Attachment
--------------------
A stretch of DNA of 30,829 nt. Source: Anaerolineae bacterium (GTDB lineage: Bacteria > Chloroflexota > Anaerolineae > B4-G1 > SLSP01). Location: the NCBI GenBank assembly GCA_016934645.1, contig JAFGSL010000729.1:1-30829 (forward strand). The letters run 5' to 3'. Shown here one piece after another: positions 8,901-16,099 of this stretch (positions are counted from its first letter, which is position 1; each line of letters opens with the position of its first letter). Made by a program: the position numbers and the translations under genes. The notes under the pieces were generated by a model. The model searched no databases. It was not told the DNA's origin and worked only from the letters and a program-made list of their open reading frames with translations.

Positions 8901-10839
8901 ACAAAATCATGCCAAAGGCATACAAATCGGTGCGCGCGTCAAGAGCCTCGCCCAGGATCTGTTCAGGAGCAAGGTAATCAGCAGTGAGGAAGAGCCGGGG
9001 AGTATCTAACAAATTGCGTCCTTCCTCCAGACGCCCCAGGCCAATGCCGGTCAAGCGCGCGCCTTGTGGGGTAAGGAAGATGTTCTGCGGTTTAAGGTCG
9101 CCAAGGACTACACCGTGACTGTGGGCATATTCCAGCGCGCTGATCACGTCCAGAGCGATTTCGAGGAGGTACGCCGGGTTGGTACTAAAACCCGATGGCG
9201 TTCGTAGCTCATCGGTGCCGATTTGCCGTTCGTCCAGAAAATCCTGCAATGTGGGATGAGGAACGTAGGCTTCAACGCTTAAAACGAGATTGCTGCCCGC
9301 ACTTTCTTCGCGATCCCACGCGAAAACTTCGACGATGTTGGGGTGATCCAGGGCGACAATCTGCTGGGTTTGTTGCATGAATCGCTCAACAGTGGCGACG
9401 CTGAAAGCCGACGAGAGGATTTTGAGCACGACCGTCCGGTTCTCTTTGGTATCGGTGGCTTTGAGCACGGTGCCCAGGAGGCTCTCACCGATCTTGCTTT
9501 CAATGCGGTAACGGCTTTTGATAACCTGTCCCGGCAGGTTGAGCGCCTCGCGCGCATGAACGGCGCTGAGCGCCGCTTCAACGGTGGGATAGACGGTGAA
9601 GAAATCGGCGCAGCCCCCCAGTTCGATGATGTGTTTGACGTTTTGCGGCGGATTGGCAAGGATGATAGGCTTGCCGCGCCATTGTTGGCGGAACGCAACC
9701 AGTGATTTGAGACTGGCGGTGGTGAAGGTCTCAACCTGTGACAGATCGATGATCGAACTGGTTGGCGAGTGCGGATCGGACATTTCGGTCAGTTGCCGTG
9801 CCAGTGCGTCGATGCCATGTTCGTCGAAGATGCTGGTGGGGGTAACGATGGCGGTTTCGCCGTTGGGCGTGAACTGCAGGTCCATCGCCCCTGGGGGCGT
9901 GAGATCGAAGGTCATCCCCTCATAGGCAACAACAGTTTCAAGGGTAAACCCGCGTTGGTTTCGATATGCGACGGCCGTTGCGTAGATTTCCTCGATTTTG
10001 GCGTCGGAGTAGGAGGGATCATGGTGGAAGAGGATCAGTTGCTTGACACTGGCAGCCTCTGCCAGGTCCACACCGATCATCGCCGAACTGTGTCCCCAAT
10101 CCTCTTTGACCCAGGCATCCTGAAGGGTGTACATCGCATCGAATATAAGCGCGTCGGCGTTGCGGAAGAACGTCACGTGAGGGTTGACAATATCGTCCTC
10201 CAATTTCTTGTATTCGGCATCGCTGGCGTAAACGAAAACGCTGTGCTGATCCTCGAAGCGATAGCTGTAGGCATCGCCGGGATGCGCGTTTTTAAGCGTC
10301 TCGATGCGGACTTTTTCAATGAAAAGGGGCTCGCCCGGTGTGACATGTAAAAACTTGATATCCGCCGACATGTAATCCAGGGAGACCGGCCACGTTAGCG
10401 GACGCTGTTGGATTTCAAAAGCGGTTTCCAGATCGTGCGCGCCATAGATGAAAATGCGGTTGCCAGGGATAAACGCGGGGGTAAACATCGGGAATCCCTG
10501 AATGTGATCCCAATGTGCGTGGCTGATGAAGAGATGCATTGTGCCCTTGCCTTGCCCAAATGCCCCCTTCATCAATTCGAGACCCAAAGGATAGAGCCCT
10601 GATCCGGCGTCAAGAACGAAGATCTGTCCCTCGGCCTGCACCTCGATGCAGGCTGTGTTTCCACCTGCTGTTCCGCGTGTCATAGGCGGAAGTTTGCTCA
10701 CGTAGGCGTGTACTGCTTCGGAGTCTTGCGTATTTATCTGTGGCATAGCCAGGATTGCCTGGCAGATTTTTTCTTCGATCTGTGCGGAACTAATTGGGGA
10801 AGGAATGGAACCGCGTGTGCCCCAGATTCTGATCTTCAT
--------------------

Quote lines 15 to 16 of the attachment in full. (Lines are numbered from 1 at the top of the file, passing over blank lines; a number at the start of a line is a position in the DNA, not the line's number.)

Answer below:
10101 CCTCTTTGACCCAGGCATCCTGAAGGGTGTACATCGCATCGAATATAAGCGCGTCGGCGTTGCGGAAGAACGTCACGTGAGGGTTGACAATATCGTCCTC
10201 CAATTTCTTGTATTCGGCATCGCTGGCGTAAACGAAAACGCTGTGCTGATCCTCGAAGCGATAGCTGTAGGCATCGCCGGGATGCGCGTTTTTAAGCGTC